• Checking to see if ball hovers above zero in the flow meter

Solution: If the oxygen flush and oxygen flow meter are not working and the oxygen tank has been turned on and does have oxygen in it, the regulator or the oxygen tank may need to be replaced.

If the ball hovers above zero and does not come to rest at the bottom of the flow tube, you will need to replace the mechanical stop flow control assembly. Contact us for further assistance.

Problem: “My oxygen system is not working correctly.”

Troubleshoot by checking:
• The oxygen quick disconnects
• The oxygen check valves in dual gas supply
• The black tubing
• The oxygen flush
• For an oxygen leak from regulator
• For improper or insufficient oxygen flush
• For improper or insufficient metabolic oxygen delivered to patient

Solution: If no problem is apparent in any of the above, yet you are getting either pressure that is too high or too low, you may need to replace the regulator. The oxygen regulator is a medical grade, preset, non-adjustable regulator designed to reduce oxygen tank pressure from approximately 2100 psi (when full) to approximately 50 psi. If pressure is either too high or too low, your regulator may have failed.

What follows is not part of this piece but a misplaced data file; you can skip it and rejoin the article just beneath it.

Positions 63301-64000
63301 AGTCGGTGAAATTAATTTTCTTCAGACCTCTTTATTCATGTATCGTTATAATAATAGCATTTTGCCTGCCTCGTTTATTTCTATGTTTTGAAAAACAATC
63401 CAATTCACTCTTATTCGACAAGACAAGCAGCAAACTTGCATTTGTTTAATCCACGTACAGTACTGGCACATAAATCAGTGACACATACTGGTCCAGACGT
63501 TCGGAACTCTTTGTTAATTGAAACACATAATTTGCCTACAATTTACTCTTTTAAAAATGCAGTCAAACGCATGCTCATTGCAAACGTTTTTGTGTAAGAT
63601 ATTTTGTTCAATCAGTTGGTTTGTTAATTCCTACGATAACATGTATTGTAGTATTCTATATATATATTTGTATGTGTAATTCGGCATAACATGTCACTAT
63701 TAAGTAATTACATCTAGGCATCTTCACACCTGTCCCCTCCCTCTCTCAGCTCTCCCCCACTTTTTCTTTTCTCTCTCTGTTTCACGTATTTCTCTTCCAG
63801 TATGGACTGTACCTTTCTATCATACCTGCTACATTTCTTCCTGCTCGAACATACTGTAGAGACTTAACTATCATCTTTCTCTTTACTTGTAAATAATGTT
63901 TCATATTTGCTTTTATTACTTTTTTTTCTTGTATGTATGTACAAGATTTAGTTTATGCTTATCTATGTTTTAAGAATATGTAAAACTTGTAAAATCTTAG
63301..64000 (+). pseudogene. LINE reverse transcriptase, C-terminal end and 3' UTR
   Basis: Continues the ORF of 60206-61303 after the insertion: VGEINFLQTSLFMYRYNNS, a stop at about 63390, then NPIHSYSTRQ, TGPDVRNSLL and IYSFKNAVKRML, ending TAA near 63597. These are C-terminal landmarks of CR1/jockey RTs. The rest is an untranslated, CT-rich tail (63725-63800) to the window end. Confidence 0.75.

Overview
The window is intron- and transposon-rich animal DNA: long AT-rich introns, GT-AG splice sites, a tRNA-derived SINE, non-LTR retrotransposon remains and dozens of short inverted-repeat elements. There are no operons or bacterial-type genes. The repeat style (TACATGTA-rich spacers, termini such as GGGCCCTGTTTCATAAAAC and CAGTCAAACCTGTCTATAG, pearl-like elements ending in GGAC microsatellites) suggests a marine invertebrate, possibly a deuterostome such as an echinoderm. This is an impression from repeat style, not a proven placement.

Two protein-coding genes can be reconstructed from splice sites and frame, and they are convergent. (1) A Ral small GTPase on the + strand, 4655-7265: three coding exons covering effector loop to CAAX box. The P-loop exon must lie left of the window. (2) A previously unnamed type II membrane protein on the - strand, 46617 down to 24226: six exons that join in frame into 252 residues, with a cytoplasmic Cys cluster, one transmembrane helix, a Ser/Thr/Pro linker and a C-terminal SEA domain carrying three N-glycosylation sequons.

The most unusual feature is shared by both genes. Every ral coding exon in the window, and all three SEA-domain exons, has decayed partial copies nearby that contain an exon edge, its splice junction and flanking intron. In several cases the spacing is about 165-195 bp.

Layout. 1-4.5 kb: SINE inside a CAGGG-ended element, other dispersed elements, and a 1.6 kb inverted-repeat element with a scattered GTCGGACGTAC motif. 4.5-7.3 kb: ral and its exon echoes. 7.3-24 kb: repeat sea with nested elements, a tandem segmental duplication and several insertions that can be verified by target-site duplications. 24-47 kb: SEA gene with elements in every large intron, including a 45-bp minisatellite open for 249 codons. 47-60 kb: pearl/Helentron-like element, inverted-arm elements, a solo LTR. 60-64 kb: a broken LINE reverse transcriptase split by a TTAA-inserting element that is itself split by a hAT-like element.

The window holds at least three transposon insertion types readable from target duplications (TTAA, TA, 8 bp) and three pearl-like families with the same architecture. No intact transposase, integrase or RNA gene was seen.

Problem: “The needle on my monometer gauge is not at zero.”

Solution: The re-zero screw is located at the 12 o’clock position (top, dead-center) under the crystal manometer cover. Remove cover by turning counterclockwise. Adjust screw mechanism with small screwdriver until needle is zeroed. Replace manometer cover.

If manometer will not re-zero, or if needle will not indicate proper pressure, manometer should be replaced. Contact us for further assistance.